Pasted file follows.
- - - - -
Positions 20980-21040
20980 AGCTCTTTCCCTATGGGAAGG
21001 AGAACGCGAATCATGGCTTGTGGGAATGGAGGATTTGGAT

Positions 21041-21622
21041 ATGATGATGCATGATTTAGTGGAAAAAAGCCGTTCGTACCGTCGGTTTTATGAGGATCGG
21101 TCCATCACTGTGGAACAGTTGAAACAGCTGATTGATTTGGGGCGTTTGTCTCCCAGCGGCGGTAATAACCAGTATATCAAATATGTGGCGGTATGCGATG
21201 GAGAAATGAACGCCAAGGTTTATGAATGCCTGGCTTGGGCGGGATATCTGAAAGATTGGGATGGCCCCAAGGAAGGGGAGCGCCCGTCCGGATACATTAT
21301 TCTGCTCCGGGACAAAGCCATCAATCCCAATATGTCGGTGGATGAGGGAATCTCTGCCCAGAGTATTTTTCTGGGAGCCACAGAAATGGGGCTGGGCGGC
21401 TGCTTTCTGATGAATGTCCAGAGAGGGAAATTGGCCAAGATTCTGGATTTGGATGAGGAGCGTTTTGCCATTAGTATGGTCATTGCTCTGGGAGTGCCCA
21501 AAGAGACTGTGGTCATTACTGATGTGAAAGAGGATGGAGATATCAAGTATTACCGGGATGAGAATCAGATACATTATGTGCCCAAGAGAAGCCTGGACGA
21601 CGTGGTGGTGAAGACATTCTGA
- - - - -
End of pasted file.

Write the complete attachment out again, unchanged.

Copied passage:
Positions 20980-21040
20980 AGCTCTTTCCCTATGGGAAGG
21001 AGAACGCGAATCATGGCTTGTGGGAATGGAGGATTTGGAT

Positions 21041-21622
21041 ATGATGATGCATGATTTAGTGGAAAAAAGCCGTTCGTACCGTCGGTTTTATGAGGATCGG
21101 TCCATCACTGTGGAACAGTTGAAACAGCTGATTGATTTGGGGCGTTTGTCTCCCAGCGGCGGTAATAACCAGTATATCAAATATGTGGCGGTATGCGATG
21201 GAGAAATGAACGCCAAGGTTTATGAATGCCTGGCTTGGGCGGGATATCTGAAAGATTGGGATGGCCCCAAGGAAGGGGAGCGCCCGTCCGGATACATTAT
21301 TCTGCTCCGGGACAAAGCCATCAATCCCAATATGTCGGTGGATGAGGGAATCTCTGCCCAGAGTATTTTTCTGGGAGCCACAGAAATGGGGCTGGGCGGC
21401 TGCTTTCTGATGAATGTCCAGAGAGGGAAATTGGCCAAGATTCTGGATTTGGATGAGGAGCGTTTTGCCATTAGTATGGTCATTGCTCTGGGAGTGCCCA
21501 AAGAGACTGTGGTCATTACTGATGTGAAAGAGGATGGAGATATCAAGTATTACCGGGATGAGAATCAGATACATTATGTGCCCAAGAGAAGCCTGGACGA
21601 CGTGGTGGTGAAGACATTCTGA